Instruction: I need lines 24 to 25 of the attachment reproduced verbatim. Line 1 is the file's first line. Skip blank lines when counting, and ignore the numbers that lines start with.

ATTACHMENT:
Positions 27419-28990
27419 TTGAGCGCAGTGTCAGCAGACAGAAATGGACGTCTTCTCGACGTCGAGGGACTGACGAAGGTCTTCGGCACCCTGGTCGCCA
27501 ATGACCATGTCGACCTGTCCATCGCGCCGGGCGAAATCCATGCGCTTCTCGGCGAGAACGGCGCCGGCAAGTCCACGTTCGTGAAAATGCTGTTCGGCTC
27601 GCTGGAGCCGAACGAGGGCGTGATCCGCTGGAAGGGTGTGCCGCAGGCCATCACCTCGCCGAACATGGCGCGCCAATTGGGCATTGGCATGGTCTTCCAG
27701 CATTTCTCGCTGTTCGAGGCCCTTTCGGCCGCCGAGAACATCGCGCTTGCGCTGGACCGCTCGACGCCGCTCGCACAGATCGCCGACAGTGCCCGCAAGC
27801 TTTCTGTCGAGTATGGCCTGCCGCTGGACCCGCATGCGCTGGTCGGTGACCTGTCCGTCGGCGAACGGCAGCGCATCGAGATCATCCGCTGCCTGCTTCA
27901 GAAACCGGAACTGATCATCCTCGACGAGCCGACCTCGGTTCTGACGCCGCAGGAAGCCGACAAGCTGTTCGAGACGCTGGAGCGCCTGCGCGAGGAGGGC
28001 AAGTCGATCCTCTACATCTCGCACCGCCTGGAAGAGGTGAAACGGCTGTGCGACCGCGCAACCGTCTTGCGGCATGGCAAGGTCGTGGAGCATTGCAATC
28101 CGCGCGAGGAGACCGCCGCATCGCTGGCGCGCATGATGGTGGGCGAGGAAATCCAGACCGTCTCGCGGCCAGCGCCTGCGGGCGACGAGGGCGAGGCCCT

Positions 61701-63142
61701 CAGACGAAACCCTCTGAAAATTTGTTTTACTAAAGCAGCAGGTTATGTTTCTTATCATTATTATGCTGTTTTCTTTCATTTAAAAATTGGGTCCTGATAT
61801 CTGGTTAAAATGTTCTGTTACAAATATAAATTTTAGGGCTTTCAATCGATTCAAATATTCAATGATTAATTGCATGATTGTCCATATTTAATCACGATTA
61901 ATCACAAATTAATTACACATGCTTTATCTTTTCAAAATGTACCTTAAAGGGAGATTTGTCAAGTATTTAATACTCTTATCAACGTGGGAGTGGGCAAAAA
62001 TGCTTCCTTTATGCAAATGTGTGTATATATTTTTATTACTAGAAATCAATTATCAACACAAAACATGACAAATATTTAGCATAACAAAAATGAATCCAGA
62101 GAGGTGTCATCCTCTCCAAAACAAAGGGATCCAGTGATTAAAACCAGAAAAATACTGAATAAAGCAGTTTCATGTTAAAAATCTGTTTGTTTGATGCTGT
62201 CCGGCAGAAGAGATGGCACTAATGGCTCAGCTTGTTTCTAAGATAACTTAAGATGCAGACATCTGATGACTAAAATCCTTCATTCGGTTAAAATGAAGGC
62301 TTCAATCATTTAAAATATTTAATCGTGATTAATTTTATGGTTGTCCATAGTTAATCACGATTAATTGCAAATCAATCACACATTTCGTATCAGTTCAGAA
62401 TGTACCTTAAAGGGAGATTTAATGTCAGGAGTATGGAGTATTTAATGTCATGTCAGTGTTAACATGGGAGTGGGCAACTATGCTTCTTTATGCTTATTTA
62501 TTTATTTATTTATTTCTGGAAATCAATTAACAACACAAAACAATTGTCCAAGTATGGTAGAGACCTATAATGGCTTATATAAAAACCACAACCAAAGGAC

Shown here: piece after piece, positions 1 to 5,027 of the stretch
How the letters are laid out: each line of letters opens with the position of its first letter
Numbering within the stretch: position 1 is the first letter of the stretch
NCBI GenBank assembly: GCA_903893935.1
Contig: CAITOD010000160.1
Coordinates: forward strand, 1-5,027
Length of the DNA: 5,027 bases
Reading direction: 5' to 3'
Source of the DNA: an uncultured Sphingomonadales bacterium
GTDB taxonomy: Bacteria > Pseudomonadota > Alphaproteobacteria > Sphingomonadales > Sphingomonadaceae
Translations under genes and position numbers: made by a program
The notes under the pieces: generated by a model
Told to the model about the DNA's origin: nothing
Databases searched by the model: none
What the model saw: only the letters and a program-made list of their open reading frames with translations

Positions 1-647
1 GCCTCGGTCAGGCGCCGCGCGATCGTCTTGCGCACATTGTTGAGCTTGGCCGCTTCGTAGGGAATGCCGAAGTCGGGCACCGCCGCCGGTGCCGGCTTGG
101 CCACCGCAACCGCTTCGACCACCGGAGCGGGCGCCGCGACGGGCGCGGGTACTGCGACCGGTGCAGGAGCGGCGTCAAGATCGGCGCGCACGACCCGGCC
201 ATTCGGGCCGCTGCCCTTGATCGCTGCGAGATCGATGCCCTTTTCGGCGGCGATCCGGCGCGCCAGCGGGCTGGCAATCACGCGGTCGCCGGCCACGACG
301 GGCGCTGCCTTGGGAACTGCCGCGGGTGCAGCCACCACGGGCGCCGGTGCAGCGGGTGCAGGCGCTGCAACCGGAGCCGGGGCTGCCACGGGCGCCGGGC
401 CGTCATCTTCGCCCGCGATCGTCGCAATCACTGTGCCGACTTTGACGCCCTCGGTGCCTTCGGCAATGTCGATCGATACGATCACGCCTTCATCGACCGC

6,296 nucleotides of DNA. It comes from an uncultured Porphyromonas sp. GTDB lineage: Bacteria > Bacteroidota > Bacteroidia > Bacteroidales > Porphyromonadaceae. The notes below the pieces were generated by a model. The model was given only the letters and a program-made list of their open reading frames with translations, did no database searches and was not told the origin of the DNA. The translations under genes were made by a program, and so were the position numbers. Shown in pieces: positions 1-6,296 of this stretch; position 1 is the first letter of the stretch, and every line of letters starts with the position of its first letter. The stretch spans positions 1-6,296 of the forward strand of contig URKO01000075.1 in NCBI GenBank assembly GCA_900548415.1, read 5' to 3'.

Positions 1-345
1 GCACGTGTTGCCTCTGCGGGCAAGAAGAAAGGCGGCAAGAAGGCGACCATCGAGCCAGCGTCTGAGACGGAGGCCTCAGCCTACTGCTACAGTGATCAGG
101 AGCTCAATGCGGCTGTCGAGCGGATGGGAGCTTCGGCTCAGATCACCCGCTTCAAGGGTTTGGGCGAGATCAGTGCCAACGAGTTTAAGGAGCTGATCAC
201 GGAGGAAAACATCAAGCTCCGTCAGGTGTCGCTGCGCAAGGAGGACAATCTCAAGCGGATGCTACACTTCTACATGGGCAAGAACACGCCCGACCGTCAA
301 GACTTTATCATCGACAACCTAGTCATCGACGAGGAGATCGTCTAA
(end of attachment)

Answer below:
Contig: CAITOD010000160.1
Coordinates: forward strand, 1-5,027